Sometimes it feels like everyone I know is sick. There are a staggering number of people walking around with illnesses. Most of these illnesses are chronic, and few of them have reliable medical cures.
What treatments are available tend to come with side effects almost as bad as the condition itself. And so, increasingly, people are looking for alternative solutions: herbs, supplements, and diets.
At first, taking your health into your own hands feels empowering. When I first began the Low FODMAP diet to treat my IBS-C I knew it would be tough, but I also had faith that it would allow me to live symptom free. For three months I followed the strange restriction, cutting out all the banned foods—wheat, milk, garlic, artichokes, and apples, just to name a few—the result was mixed. I generally felt slightly better than I had before the diet, but I was far from symptom free. In the reintroduction phase the results were even more confusing. At the end I had a short list of foods to avoid (wheat, onions) but otherwise saw little correlation between meals and symptoms.
Certainly diet and exercise are key factors in health, but eating well and staying active isn’t a magical cure. Believing that every illness can be fixed by “clean eating” makes sickness feel like a punishment. Correlating diet and illness too closely makes being sick the sufferer’s fault, a symptom of undisciplined living, penance for lack of self-control. Illness becomes an expression of moral failing.
When I have an IBS flare-up, I go to the internet, searching for some solution I haven’t tried yet. My symptoms, I learn could indicate SIBO, Candida, or leaky gut, so I order oregano oil, probiotics, peppermint oil, caprylic acid. Most of these supplements make me feel worse.
Eating, which was once a pleasure, now produces guilt and anxiety. I worry about how much fiber I’m getting, if I’m combining foods correctly, if I’m eating too much protein, if I’m making things better or worse.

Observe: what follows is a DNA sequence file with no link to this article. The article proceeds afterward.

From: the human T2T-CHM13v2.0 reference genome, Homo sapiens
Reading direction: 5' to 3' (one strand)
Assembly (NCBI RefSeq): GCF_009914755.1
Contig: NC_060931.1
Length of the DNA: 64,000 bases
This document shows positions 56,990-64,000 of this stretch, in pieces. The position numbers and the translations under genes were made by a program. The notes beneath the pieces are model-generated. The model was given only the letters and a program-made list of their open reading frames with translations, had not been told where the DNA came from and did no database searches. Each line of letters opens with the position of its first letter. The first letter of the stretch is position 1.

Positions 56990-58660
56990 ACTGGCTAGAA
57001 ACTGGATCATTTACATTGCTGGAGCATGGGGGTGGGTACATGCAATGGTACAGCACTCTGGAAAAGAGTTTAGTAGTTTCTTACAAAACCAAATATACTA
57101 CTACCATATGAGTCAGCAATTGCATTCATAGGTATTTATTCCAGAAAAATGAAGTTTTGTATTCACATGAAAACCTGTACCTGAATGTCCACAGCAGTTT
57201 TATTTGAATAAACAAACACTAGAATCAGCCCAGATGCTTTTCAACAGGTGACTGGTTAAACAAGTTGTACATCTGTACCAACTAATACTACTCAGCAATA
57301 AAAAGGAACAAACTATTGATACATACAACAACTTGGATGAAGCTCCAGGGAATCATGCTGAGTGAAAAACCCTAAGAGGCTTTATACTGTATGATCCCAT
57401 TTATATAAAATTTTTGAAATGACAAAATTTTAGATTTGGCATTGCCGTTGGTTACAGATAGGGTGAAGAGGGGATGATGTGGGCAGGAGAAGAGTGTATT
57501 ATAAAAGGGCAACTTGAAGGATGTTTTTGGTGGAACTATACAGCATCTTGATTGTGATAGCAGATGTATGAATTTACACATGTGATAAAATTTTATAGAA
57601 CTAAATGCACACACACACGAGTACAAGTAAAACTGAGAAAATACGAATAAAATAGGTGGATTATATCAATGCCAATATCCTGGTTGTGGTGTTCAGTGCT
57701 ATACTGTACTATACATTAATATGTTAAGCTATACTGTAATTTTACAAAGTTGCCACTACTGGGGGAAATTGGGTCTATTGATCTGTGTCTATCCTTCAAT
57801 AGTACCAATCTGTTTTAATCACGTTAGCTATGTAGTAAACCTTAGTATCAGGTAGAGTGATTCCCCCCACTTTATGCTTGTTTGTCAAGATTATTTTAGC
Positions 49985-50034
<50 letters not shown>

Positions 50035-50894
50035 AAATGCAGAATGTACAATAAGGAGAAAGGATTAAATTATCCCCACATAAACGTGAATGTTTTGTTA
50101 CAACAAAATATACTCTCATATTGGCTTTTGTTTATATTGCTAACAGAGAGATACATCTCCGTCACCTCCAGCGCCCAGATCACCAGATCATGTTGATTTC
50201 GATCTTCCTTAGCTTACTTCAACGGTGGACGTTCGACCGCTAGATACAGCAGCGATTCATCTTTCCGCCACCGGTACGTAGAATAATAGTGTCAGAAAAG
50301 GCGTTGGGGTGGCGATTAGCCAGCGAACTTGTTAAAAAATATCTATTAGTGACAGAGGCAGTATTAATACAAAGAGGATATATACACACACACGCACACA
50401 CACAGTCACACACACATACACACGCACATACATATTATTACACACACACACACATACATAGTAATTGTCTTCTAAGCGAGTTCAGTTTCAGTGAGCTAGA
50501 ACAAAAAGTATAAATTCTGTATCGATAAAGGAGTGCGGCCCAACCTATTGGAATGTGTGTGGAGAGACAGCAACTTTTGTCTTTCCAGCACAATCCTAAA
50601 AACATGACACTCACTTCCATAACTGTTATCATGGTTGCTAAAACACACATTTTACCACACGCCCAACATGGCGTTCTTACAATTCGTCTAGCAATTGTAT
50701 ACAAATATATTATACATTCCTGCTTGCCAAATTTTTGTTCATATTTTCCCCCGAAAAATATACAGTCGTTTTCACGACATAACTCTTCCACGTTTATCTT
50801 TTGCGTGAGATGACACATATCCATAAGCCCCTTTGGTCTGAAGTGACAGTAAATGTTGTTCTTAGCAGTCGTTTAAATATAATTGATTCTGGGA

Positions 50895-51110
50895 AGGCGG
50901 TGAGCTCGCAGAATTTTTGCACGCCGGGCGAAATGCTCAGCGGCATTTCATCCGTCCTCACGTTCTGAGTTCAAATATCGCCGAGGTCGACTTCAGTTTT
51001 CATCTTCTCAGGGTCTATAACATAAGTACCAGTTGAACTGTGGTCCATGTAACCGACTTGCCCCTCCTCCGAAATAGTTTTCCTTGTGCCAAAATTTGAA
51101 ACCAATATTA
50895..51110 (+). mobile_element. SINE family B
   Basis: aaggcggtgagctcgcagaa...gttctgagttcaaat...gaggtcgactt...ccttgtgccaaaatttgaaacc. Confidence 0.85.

Planning meals feels a bit like making a magic potion, as if combining the correct nutrients can release supernatural powers from the plants and animals I consume. The internet is full of stories of this sort of magic, people whose health problems disappeared as a result of the Whole 30, GAPS, or high-fiber diets. My personal experience is far less positive and yet, despite the glib advice, “listen to your body,” I feel like a failure when I do just that, paying attention to my worsening symptoms.
Sometimes in restaurants I watch other people eat with fascination, trying to remember what it was like to be able to eat anything, to freely choose between a salad and a pizza. I watch people eating, easily, thoughtlessly, choosing foods that would leave me doubled over in pain. If food is magic, why don’t they feel the curse?
It seems reasonable to think that if food can heal it can also damage, that if certain foods are miraculous than others are hexes. But if this is true, it certainly isn’t true for everyone. Many people eat the foods that pain me with no ill consequences. Knowing this, I try to allow myself the grace of its opposite, that if food cannot destroy all, it may not offer universal healing. I may not be able to cure my mysterious symptoms. Living with them is hard enough without believing that they indicate a personal failing.